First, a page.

Takeaways From Maryland/Purdue


Jan 10, 2015; West Lafayette, IN, USA; Maryland Terrapins guard/forward Jake Layman (10) jumps up or a shot over Purdue Boilermakers center A.J. Hammons (20) during the first half of the game at Mackey Arena. Mandatory Credit: Marc Lebryk-USA TODAY Sports

After dropping a tough road game against Illinois on Wednesday, Maryland rebounded with a hard-fought 69-60 win over Purdue on Saturday to move to 2-1 in the Big Ten. With Rutgers and Michigan State on deck at home this week, coming away with a 1-1 road split was a solid outcome for the Terrapins. Here are some takeaways from Saturday’s victory:

  • Shut down Purdue bigs – Heading into Saturday’s game, much of the talk was about how Maryland was going to be able to handle Purdue’s talented bigs. In fairly limited minutes due to foul trouble, A.J. Hammons and Issac Haas combined for 12 points and 13 rebounds. With 12:00 remaining in the second half, Haas committed his third personal foul followed by another just 14 seconds later. Hammons committed his foruth foul with 10:54 left, so the Boilermakers were forced to play the bulk of the rest of the game without their top two big men. In that time, Maryland’s bigs were able to take advantage of the situation. Forwards Jake Layman and Michal Cekovsky were able to show some nice post moves in the absence of Haas and Hammons. Even when Purdue’s dynamic duo was in the game, the Terps didn’t shy away from taking the ball to the rim.
  • Strong effort from Pack – Senior guard Richaud Pack had a different role against Purdue. Coach Mark Turgeon elected to go in a different direction in the backcourt with freshman Jared Nickens drawing the start over Pack. It seemed to work wonders as Pack provided an offensive spark off the bench for the Terps with 11 points. Pack netted eight of his 11 points in the second half when Maryland really needed the offense to step up. The North Carolina A&T transfer has been a pleasant surprise this season as he has proved that he can do a little bit of everything. On a team that’s very young, having a guard in your backcourt with that veteran presence is a huge asset.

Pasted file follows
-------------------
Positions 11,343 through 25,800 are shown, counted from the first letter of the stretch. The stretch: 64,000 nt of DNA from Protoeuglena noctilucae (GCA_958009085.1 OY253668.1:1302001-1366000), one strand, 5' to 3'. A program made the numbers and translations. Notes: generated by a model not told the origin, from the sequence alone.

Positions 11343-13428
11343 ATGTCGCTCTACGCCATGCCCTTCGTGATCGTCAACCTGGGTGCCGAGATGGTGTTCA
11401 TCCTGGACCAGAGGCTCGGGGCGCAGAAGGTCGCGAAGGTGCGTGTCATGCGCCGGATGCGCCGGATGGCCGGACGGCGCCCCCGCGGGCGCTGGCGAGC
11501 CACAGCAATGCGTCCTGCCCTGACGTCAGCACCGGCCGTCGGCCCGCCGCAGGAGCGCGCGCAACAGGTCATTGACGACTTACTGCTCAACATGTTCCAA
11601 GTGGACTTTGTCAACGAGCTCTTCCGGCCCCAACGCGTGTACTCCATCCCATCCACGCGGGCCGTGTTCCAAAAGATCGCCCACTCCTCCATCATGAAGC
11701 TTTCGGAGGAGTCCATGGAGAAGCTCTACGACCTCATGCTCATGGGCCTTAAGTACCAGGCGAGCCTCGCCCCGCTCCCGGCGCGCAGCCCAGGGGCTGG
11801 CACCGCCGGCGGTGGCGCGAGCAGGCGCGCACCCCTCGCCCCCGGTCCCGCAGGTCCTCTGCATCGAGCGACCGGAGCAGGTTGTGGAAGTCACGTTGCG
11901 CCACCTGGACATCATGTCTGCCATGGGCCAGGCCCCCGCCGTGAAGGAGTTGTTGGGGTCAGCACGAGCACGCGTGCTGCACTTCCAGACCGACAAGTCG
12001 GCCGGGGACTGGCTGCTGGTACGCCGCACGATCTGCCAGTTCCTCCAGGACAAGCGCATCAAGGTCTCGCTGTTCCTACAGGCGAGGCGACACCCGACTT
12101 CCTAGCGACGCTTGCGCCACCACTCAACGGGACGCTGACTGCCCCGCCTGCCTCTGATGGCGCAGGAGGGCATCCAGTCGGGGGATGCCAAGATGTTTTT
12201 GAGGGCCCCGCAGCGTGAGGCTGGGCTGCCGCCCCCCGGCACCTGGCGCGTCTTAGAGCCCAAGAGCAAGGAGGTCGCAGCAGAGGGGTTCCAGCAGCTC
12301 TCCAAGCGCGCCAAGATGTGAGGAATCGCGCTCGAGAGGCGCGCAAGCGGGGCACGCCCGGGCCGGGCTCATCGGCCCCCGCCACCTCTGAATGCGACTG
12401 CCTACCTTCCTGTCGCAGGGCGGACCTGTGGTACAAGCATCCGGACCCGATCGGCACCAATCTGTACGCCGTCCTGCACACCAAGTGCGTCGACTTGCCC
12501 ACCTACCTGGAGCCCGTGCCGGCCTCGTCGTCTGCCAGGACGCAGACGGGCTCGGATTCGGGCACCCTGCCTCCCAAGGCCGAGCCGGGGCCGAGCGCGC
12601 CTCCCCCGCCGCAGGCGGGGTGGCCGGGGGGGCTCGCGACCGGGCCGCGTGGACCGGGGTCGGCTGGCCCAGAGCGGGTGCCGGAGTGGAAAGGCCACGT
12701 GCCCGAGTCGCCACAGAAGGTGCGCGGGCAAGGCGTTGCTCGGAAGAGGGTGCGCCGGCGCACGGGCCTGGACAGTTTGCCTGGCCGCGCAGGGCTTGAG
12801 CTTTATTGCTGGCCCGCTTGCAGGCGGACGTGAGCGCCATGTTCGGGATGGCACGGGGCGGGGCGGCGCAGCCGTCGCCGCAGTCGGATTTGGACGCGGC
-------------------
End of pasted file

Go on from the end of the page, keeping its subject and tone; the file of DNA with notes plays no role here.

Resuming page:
• Maryland bigs disappoint – It was definitely a day to forget for Maryland’s true post players. Center Damonte Dodd picked up his first two personal fouls in the first 54 seconds of the game, and only ended up playing two minutes the entire game. Dodd has been a model consistency for the Terps so far this season, but had a performance reminiscient of his freshman campaign against the Boilermakers. Forward Michal Cekosvsky made a few nice moves in the post, but only ended up with four points and zero rebounds. Forward Evan Smotrycz, still recovering from his foot injury, struggled as he only had two points and five rebounds in 21 minutes. He had a few lapses on the defensive end and allowed Purdue to get a few easy baskets. With teams like Rutgers and Michigan State on deck, Maryland’s post play will have to be better than what it was against Purdue.
  • Wiley having success – When guard Dion Wiley committed to play for the Terps, many believed that all he could offer was his three-point shooting ability. Instead, Wiley has shown his ability to put the ball on the floor at times. While he may not always make the most sound decisions, the Potomac product can be effective in the lane. Out of his three made field goals against the Boilermakers, only one was beyond the arc. Wiley was also able to connect on a pair of free throws. If Wiley is able to excel when being chased off the three-point line, he could be an extremely dangerous player in the Big Ten.